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SpaceWeather.com -- News and information about meteor showers, solar flares, auroras, and near-Earth asteroids
 
Solar wind
speed: 465.6 km/sec
density: 0.6 protons/cm3
explanation | more data
Updated: Today at 2345 UT
X-ray Solar Flares
6-hr max: C1
2244 UT Mar11
24-hr: C5
0432 UT Mar11
explanation | more data
Updated: Today at: 2300 UT
Daily Sun: 11 Mar 11
Sunspot 1166 has a "beta-gamma-delta" magnetic field that harbors energy for X-class flares. Credit: SDO/HMI
Sunspot number: 88
What is the sunspot number?
Updated 10 Mar 2011

Spotless Days
Current Stretch: 0 days
2011 total: 1 day (1%)
2010 total: 51 days (14%)
2009 total: 260 days (71%)
Since 2004: 820 days
Typical Solar Min: 486 days

Updated 10 Mar 2011


The Radio Sun
10.7 cm flux: 131 sfu
explanation | more data
Updated 10 Mar 2011

Current Auroral Oval:
Switch to: Europe, USA, New Zealand, Antarctica
Credit: NOAA/POES
Planetary K-index
Now: Kp= 6 storm
24-hr max: Kp= 6
storm
explanation | more data
Interplanetary Mag. Field
Btotal: 12.2 nT
Bz: 1.3 nT south
explanation | more data
Updated: Today at 2345 UT
Coronal Holes: 11 Mar 11
A solar wind stream flowing from the indicated coronal hole is likely to brush past Earth's magnetic field on or about March 14th. Credit: SDO/AIA.
SPACE WEATHER
NOAA Forecasts
Updated at: 2011 Mar 11 2200 UTC
FLARE
0-24 hr
24-48 hr
CLASS M
50 %
50 %
CLASS X
05 %
05 %
Geomagnetic Storms:
Probabilities for significant disturbances in Earth's magnetic field are given for three activity levels: active, minor storm, severe storm
Updated at: 2011 Mar 11 2200 UTC
Mid-latitudes
0-24 hr
24-48 hr
ACTIVE
15 %
20 %
MINOR
10 %
15 %
SEVERE
05 %
05 %
High latitudes
0-24 hr
24-48 hr
ACTIVE
35 %
20 %
MINOR
10 %
15 %
SEVERE
01 %
10 %
 
Friday, Mar. 11, 2011
What's up in space
 

Metallic photos of the sun by renowned photographer Greg Piepol bring together the best of art and science. Buy one or a whole set. They make a stellar gift.

 
Metallic pictures of the Sun

AURORAS INVADE THE USA: Earth's magnetic field is still reverberating from a CME strike on March 10th. During the past 24 hours, Northern Lights have descended as far south as Wisconsin, Minnesota, and Michigan in the United States. "At one point the lights filled more than half of the entire sky," says Travis Novitsky, who sends this self-portrait from Grand Portage, MN:

"We stood in awe at not only the movements but also the colors we were seeing-- green, red, purple, and white," says Novitsky. "I was almost in a trance staring at this amazing show and I had to remind myself to keep taking pictures!"

Solar wind conditions favor more geomagnetic storming in the hours ahead. Sky watchers--even those in the continental United States--should remain alert for auroras.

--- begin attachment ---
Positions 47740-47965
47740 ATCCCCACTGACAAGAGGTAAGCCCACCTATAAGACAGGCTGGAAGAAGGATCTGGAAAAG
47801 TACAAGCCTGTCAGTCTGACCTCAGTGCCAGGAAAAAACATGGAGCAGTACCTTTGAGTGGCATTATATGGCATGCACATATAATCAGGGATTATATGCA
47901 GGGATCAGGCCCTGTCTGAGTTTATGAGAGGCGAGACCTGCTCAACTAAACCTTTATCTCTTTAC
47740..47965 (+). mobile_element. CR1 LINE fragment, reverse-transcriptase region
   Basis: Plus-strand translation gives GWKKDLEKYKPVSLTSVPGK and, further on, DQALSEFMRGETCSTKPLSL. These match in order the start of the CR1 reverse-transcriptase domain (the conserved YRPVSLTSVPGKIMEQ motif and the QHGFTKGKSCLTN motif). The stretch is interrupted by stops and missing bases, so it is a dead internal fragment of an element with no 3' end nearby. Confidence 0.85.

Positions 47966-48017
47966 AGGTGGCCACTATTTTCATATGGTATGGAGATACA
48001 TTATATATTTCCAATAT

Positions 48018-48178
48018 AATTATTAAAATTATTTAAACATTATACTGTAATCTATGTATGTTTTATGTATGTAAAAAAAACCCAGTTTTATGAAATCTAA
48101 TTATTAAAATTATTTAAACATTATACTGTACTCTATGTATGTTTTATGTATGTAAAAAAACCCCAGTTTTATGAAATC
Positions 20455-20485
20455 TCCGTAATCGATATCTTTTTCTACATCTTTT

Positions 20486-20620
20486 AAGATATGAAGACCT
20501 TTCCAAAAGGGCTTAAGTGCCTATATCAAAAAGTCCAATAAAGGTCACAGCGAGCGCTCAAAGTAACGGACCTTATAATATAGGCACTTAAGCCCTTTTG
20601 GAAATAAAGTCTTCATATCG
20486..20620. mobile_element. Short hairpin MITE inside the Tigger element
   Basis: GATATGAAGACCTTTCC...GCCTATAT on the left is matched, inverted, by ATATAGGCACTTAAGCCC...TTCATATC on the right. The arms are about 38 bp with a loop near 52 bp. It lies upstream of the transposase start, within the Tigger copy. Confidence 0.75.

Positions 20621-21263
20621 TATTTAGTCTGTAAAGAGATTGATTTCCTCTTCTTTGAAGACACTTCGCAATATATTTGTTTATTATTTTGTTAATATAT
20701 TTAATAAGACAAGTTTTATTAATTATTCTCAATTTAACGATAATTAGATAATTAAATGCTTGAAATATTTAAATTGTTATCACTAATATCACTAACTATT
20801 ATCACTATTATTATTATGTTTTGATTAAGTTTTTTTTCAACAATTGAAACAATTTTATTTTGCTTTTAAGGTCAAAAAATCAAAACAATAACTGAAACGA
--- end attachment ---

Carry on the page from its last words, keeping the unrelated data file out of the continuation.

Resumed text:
UPDATED: March 2011 Aurora Photo Gallery
[previous Marches: 2010, 2009, 2008, 2007, 2006, 2005, 2004, 2003, 2002]

X-FLARE: March 9th ended with a powerful solar flare. Earth-orbiting satellites detected an X1.5-class explosion from behemoth sunspot 1166 around 2323 UT. A movie from NASA's Solar Dynamics Observatory shows a bright flash of UV radiation plus some material being hurled away from the blast site:


Movie formats: 4 MB gif, 1.2 MB iPad, 0.3 MB iPhone

UPDATE (March 10 @ 1800 UT): Newly-arriving coronagraph data from the Solar and Heliospheric Observatory show no bright CME emerging from this eruption. Some material was surely hurled in our direction, but probably not enough for significant Earth-effects.

After four years without any X-flares, the sun has produced two of the powerful blasts in less than one month: Feb. 15th and March 9th. This continues the recent trend of increasing solar activity, and shows that Solar Cycle 24 is heating up. NOAA forecasters estimate a 5% chance of more X-flares during the next 24 hours.

SOLAR FLARE ALERTS: Would you like a call when the next X-flare erupts? Sign up for Spaceweather PHONE.

  Near Earth Asteroids
Potentially Hazardous Asteroids (PHAs) are space rocks larger than approximately 100m that can come closer to Earth than 0.05 AU. None of the known PHAs is on a collision course with our planet, although astronomers are finding new ones all the time.
On March 11, 2011 there were 1204 potentially hazardous asteroids.
Recent & Upcoming Earth-asteroid encounters:
Asteroid
Date(UT)
Miss Distance
Mag.
Size
2011 EC
Mar 6
9.2 LD
--
34 m
2011 EO11
Mar 6
1.8 LD
--
15 m
2011 EY11
Mar 7
0.3 LD
--
9 m
2011 EM40
Mar 7
0.7 LD
--
12 m
2011 EL40
Mar 8
3.4 LD
--
23 m
2011 EC12
Mar 8
3.3 LD
--
30 m
2000 PN9
Mar 10
45.5 LD
--
2.6 km
2011 EU20
Mar 11
1.6 LD
--
16 m
2011 BE38
Apr 10
48 LD
--
1.0 km
2002 DB4
Apr 15
62.5 LD
--
2.2 km
2008 UC202
Apr 27
8.9 LD
--
10 m
2009 UK20
May 2
8.6 LD
--
23 m
2008 FU6
May 5
75.5 LD
--
1.2 km
2003 YT1
May 5
65.3 LD
--
2.5 km
2002 JC
Jun 1
57.5 LD
--
1.6 km
2009 BD
Jun 2
0.9 LD
--
9 m
2002 JB9
Jun 11
71.5 LD
--
3.2 km
2001 VH75
Jun 12
42.2 LD
--
1.1 km
2004 LO2
Jun 15
9.9 LD
--
48 m
Notes: LD means "Lunar Distance." 1 LD = 384,401 km, the distance between Earth and the Moon. 1 LD also equals 0.00256 AU. MAG is the visual magnitude of the asteroid on the date of closest approach.
  Essential web links
NOAA Space Weather Prediction Center
  The official U.S. government space weather bureau
Atmospheric Optics
  The first place to look for information about sundogs, pillars, rainbows and related phenomena.
Solar Dynamics Observatory
  Researchers call it a "Hubble for the sun." SDO is the most advanced solar observatory ever.
STEREO
  3D views of the sun from NASA's Solar and Terrestrial Relations Observatory
Solar and Heliospheric Observatory
  Realtime and archival images of the Sun from SOHO.
Daily Sunspot Summaries
  from the NOAA Space Environment Center
Heliophysics
  the underlying science of space weather
Conquest Graphics
  for out-of-this-world printing and graphics
Science Central
   
  more links...
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